Arches National Park - Utah

The park lies atop an underground salt bed that is basically responsible for the arches, spires, balanced rocks, sandstone fins, and eroded monoliths that make the area a sightseer's mecca. Thousands of feet thick in places, this salt bed was deposited across the Colorado Plateau some 300 million years ago when a sea flowed into the region and eventually evaporated. Over millions of years, the salt bed was covered with residue from floods, winds, and the oceans that came and went. Much of the debris was compressed into rock. At one time this overlying layer of rock may have been more than a mile thick.

Skyline Arch

Double Arch

North Window

Delicate Arch

This movement also produced vertical cracks that later contributed to the development of arches. As this sub-surface movement of salt shaped the Earth, surface erosion stripped away the younger rock layers. Except for isolated remnants, the major formations seen in the park today are the salmon-colored Entrada Sandstone, in which most of the arches form, and the buff-colored Navajo Sandstone. These are visible in layer cake fashion in most of the park. Over time water seeped into the superficial cracks, joints, and folds of these layers. Ice formed in the fissures, expanding and putting pressure on surrounding rock and breaking off bits and pieces.

North and South Windows

Turrett Arch

Skyline Arch

Salt under pressure is unstable, and the salt bed below Arches was no match for the weight of this thick cover of rock. Under pressure, the salt layer shifted, buckled, liquefied, and repositioned itself, thrusting the rock layers upward into domes. Whole sections dropped into the cavities. Faults deep in the Earth contributed to the instability on the surface. The result of one such 2,500-foot displacement, the Moab Fault, is seen from the visitor center.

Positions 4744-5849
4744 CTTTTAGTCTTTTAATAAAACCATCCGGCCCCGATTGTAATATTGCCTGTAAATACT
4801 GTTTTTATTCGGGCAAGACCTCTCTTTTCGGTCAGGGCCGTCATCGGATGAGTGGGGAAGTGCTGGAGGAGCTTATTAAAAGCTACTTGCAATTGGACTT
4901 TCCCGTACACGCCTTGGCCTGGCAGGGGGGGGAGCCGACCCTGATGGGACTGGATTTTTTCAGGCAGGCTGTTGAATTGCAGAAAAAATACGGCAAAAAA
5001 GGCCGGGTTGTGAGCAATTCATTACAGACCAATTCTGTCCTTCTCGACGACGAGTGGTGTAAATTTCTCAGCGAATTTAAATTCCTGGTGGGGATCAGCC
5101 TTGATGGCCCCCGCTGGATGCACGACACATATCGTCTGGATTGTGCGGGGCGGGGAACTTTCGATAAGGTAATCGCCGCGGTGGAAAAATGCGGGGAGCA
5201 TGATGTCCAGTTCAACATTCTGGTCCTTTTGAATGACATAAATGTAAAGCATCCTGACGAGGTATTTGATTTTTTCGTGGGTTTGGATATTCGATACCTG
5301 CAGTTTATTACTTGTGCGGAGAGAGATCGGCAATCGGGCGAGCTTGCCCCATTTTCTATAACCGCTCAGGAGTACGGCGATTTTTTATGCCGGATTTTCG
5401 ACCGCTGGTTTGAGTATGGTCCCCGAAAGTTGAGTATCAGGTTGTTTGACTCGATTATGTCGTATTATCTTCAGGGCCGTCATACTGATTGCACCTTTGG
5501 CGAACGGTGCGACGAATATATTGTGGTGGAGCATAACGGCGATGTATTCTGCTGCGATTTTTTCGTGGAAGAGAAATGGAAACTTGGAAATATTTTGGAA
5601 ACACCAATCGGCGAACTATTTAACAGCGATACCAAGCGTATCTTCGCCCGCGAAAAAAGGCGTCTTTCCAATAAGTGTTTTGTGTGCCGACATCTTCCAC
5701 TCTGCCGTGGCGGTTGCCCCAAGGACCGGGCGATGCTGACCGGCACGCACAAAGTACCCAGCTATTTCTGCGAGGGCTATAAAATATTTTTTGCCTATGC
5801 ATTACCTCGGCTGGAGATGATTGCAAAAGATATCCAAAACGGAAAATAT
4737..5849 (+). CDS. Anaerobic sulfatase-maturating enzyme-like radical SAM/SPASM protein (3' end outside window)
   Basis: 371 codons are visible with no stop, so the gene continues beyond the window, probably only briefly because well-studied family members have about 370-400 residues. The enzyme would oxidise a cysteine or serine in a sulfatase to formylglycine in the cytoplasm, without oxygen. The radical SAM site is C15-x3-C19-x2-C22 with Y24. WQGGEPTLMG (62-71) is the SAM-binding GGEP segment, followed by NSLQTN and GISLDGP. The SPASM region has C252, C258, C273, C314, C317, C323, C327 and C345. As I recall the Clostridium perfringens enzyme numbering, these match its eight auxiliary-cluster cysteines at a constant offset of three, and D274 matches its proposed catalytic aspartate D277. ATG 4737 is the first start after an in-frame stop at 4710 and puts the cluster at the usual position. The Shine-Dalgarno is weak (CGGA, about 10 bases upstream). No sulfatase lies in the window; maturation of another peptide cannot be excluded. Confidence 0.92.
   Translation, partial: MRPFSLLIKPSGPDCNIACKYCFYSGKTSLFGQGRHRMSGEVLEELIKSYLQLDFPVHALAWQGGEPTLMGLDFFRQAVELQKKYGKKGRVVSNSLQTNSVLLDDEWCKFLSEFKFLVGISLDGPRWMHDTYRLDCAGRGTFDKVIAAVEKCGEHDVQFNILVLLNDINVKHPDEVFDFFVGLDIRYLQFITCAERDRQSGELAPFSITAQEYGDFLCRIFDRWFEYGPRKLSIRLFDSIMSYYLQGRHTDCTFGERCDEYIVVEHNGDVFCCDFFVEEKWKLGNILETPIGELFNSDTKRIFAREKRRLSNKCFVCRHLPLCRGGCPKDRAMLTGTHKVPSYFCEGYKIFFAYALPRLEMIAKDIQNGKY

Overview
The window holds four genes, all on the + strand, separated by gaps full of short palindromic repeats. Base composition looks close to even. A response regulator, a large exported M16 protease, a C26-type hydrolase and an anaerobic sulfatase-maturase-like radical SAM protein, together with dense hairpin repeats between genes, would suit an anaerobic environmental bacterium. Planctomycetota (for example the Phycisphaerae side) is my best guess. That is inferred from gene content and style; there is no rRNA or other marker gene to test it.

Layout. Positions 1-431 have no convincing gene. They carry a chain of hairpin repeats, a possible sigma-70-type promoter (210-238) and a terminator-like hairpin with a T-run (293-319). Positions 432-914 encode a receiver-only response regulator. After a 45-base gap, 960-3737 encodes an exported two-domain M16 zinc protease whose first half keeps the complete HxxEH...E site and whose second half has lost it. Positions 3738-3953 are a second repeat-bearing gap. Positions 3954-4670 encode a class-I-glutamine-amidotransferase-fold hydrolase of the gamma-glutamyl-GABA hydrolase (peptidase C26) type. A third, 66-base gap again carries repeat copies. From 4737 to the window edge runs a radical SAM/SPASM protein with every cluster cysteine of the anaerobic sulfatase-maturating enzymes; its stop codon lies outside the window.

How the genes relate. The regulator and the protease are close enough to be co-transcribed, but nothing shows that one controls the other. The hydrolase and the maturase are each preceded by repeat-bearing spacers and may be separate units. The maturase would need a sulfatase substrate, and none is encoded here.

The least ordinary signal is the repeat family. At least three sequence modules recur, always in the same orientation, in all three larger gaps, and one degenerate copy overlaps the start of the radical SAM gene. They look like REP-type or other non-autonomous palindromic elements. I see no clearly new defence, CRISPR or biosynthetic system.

Landscape Arch

Park Avenue

Sunset on Windows

Wind later cleaned out the loose particles. A series of free-standing fins remained. Wind and water attacked these fins until, in some, the cementing material gave way, and chunks of rock tumbled out. Many damaged fins collapsed. Others, with the right degree of hardness and balance, survived despite their missing sections. These became the famous arches. Pothole arches form by chemical weathering as water collects in natural depressions and eventually cuts through to the layer below.

North and South Windows

LaSal Mountains

Wall Arch

Landscape Arch

Pinyon and gnarled juniper trees add a splash of green contrast to the red sandstone terrain. When conditions are just right, wildflowers bloom in profusion from April to July. Most species of mammals are nocturnal, but you might see mule deer, kit fox, or more often, jack-rabbits and cottontails, kangaroo rats and other rodents, and small reptiles. Flocks of blue pinyon jays chatter in tree tops. Migratory species such as mountain bluebirds and residents such as golden eagles are seen by careful observers.

South Window

Wolfe Ranch Rock Art

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